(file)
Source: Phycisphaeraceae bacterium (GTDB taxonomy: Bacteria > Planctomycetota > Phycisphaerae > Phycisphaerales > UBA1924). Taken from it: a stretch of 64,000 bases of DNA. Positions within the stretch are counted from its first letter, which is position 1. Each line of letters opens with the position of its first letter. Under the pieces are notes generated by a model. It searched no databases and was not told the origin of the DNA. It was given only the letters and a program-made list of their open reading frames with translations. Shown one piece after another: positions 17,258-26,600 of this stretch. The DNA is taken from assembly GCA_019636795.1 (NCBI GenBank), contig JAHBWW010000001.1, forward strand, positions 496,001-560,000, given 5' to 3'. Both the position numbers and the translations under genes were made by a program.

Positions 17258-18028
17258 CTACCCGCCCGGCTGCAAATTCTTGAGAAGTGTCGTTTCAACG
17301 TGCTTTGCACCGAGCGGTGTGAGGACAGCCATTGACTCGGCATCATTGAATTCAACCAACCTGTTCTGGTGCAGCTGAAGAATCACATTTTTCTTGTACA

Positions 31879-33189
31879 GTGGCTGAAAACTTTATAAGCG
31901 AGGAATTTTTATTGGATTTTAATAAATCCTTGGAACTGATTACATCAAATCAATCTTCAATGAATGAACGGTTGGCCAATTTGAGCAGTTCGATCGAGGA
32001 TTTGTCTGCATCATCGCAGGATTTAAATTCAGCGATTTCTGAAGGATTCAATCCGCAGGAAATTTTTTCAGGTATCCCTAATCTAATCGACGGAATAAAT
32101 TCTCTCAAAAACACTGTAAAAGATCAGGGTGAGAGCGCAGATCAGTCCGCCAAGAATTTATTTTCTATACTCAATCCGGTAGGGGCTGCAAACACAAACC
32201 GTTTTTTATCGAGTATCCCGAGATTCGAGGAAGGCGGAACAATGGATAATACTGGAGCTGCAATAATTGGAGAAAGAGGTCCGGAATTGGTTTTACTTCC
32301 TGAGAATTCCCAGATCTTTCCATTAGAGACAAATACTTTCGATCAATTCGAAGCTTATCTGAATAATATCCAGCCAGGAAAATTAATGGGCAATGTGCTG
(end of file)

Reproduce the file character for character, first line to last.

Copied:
Source: Phycisphaeraceae bacterium (GTDB taxonomy: Bacteria > Planctomycetota > Phycisphaerae > Phycisphaerales > UBA1924). Taken from it: a stretch of 64,000 bases of DNA. Positions within the stretch are counted from its first letter, which is position 1. Each line of letters opens with the position of its first letter. Under the pieces are notes generated by a model. It searched no databases and was not told the origin of the DNA. It was given only the letters and a program-made list of their open reading frames with translations. Shown one piece after another: positions 17,258-26,600 of this stretch. The DNA is taken from assembly GCA_019636795.1 (NCBI GenBank), contig JAHBWW010000001.1, forward strand, positions 496,001-560,000, given 5' to 3'. Both the position numbers and the translations under genes were made by a program.

Positions 17258-18028
17258 CTACCCGCCCGGCTGCAAATTCTTGAGAAGTGTCGTTTCAACG
17301 TGCTTTGCACCGAGCGGTGTGAGGACAGCCATTGACTCGGCATCATTGAATTCAACCAACCTGTTCTGGTGCAGCTGAAGAATCACATTTTTCTTGTACA

Positions 31879-33189
31879 GTGGCTGAAAACTTTATAAGCG
31901 AGGAATTTTTATTGGATTTTAATAAATCCTTGGAACTGATTACATCAAATCAATCTTCAATGAATGAACGGTTGGCCAATTTGAGCAGTTCGATCGAGGA
32001 TTTGTCTGCATCATCGCAGGATTTAAATTCAGCGATTTCTGAAGGATTCAATCCGCAGGAAATTTTTTCAGGTATCCCTAATCTAATCGACGGAATAAAT
32101 TCTCTCAAAAACACTGTAAAAGATCAGGGTGAGAGCGCAGATCAGTCCGCCAAGAATTTATTTTCTATACTCAATCCGGTAGGGGCTGCAAACACAAACC
32201 GTTTTTTATCGAGTATCCCGAGATTCGAGGAAGGCGGAACAATGGATAATACTGGAGCTGCAATAATTGGAGAAAGAGGTCCGGAATTGGTTTTACTTCC
32301 TGAGAATTCCCAGATCTTTCCATTAGAGACAAATACTTTCGATCAATTCGAAGCTTATCTGAATAATATCCAGCCAGGAAAATTAATGGGCAATGTGCTG